The twining of social with ecological has Fenton more excited over developments than I’ve seen him in a long time. More hopeful. He says I should be too. “It’s the crux of your proposition in Time and the River,” he says. He means the web site launched in March ’03 where I proposed we build an e/brain to manage the waters of the Merrimack watershed. Fenton’s been urging me to make an attempt to get that another hearing. “It was radical back then. Nobody understood it was an answer because they didn’t know the questions.” He adds, “People now are ready for radical. All the question are right there. Big as life.” He has a point. Context rules and chronology is context.
This would be a good time to explain Fenton. November 1980, Reagan was just elected, and five of us are sitting in a booth at a local bar. All of us new-defeated lefties in a fitful apprehension of history. We’re talking strategy. What’s to be done. Do we stay put and pretend that Reagan is just another Republican or do we act on the instinct that the people who put Reagan in the White House are not your standard Republican conservatives. 1980 is really West Coast destroys East Coast. The country is about to take a hard right. So where do we put ourselves in the new spectrum. And I said, “I’m a radical on the American left.” Just threw it out there, the way you do in conversation. I was going to add, “Those words in that order.” But Fenton said it before I could. He said those words in that order with emphases in place. We looked at each other and that was that. Mind.meld. He’s been friend and counsel ever since.
The only difference between us is Fenton is more aggressive, more willing to stretch a fact to make the story work. He says I hang-back because my historian’s training left me with scruples about “evidence and such.” He’s right about that too.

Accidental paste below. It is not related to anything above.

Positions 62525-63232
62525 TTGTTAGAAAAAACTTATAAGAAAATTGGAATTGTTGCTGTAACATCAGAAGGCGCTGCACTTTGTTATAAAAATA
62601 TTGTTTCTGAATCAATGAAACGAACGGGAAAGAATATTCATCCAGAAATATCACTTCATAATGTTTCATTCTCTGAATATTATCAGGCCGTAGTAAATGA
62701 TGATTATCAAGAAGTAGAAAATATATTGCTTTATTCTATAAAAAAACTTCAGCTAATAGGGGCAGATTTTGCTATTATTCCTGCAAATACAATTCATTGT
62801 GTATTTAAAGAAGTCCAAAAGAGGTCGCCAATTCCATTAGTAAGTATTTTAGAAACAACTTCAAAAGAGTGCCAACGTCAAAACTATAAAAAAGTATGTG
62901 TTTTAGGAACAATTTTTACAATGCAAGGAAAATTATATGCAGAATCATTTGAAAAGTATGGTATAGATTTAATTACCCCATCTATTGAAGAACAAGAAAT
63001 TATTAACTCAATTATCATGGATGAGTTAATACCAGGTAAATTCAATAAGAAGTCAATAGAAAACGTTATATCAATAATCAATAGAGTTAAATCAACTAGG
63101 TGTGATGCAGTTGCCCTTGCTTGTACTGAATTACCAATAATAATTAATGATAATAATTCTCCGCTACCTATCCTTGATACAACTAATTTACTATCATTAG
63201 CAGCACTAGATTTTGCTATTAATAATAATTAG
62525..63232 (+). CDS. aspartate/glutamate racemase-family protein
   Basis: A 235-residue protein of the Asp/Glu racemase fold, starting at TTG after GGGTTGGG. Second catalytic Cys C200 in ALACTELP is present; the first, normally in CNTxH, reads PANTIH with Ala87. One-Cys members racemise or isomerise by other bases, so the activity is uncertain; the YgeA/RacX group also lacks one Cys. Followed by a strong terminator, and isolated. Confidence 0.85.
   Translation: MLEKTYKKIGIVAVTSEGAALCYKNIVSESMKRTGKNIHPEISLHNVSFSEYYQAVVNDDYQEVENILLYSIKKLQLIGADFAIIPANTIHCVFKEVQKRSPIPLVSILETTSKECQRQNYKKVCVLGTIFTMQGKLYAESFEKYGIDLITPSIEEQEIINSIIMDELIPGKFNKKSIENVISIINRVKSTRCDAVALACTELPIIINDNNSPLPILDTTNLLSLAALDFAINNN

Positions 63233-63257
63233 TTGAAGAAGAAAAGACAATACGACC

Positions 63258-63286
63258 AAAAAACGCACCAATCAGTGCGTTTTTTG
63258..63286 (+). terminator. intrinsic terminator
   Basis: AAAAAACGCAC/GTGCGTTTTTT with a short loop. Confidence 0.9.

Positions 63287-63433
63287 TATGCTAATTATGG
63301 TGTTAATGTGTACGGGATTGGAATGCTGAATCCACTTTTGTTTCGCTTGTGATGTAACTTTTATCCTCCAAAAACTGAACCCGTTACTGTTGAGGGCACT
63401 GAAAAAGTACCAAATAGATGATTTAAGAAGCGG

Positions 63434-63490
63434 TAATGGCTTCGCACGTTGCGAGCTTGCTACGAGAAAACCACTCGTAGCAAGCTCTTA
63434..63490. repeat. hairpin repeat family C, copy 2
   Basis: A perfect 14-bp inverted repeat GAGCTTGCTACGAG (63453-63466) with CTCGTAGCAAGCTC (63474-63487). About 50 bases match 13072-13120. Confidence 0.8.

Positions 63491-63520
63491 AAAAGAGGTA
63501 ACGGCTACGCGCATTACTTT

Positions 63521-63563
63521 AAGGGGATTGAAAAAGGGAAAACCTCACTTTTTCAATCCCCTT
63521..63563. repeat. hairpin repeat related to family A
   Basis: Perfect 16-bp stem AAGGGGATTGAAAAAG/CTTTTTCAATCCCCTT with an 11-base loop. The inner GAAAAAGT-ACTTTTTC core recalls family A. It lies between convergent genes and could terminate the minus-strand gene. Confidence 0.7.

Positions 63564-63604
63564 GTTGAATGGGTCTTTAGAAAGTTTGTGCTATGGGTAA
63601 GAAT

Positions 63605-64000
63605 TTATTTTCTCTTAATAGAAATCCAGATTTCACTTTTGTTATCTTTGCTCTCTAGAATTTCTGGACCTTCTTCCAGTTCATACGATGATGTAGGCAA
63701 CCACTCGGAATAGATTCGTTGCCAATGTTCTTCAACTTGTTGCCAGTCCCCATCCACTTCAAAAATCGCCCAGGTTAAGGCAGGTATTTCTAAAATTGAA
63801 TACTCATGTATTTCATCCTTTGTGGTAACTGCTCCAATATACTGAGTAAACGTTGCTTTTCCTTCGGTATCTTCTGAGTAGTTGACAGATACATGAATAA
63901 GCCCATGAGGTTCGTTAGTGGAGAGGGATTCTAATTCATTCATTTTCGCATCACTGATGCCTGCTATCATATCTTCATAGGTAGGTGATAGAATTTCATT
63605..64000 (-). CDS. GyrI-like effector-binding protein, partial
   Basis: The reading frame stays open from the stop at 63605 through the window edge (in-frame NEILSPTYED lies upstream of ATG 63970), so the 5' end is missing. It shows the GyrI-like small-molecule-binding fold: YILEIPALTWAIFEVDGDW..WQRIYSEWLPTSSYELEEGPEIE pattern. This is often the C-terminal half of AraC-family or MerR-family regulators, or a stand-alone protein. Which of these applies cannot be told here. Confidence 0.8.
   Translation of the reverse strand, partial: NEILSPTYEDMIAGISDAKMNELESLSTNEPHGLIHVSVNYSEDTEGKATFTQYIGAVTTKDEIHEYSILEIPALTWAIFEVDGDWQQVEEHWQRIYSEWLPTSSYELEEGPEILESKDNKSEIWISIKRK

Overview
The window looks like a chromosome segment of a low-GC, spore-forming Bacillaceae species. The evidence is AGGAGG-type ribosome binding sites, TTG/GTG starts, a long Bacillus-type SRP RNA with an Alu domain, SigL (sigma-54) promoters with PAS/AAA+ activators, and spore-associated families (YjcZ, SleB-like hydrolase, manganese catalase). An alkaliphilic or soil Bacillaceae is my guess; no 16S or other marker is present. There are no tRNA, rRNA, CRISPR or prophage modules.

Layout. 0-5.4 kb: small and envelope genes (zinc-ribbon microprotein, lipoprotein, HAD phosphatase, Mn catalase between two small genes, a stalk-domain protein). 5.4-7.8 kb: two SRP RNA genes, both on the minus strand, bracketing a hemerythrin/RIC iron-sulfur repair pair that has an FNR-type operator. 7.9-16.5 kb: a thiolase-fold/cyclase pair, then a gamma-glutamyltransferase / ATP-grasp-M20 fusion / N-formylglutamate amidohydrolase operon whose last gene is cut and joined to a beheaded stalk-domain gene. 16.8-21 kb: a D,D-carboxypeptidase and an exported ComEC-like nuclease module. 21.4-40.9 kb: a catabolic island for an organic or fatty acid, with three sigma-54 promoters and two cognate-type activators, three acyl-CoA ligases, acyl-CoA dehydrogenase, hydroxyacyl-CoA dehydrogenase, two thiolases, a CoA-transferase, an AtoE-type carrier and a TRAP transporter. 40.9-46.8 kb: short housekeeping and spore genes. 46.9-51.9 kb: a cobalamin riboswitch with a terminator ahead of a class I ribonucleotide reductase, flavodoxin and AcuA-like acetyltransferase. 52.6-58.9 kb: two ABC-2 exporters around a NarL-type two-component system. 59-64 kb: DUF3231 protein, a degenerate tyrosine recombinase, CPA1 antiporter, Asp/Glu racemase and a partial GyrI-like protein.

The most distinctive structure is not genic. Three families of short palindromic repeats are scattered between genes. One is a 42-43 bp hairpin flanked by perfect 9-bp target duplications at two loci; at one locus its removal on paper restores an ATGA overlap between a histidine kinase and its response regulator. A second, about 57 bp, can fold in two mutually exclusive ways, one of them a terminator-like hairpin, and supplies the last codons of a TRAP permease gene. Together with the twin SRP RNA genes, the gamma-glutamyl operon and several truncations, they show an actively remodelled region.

Drove to Atamian’s at ten o’clock, to get the AC serviced on my fifteen year old Civic. I’m not usually willing to pay dealership rates for service, but went for it this time because transportation to and from was included in the price. A big deal in the time of coronavirus. Given the state of my lungs, driving with AC is more like oxygen tent than comfort.
“They” have been working on the electricals in this building for a week or more. This morning the fire-alarm went off twice before 8 a.m. That thing’ll get you out of the building just to get away from the sound of it. Normally, I’d slow-walk down the west stairway, very next door to mine. This morning I ignored it, banking on a statistically sure-thing. This morning wasn’t the first time.
The alarm went-off during the electrical storm that over-night with The Yellow Dog. The Lowell Fire Department sent one piece to check it out; usually see five or six pieces on these occasions, including a ladder. Alarms must have been going off all over Lowell that night.
Reading Simenon tell about ‘the virus’ of fear with only two batteries for light and that horn blaring not three feet from my door, did have a certain mise en scène. Something like a 30s B-movie, where shots are fired and screams “pierce the dark.” Simenon was born in 1903, in Liège, and was only eleven years old when German armies took the city, and a German administration ruled for the next four years. He saw first-hand during his “formative years” what fear does to a population. Becoming a crime reporter was like settling into the old neighborhood. Becoming a crime wrier was like building one.
Blah! NowhereTown. Tried to write but the writer is not in residence.
Bright, sunny morning. I notice a crew next door, at the grotto restoration, working on whatever that is I can’t see behind the roofline of the intervening building. Otherwise, the site has mostly lost its under construction look. Grass is growing-in here and there.
Crossing the Rourke bridge yesterday, from Middlesex to the VFW, I see construction has resumed on the enormous Market Basket going up on Old Ferry Road. Signs of normalcy returning. And what could be forward-looking than construction? It’ll be fun to see what traffic engineers come up with on this one, especially at the Middlesex end of the bridge.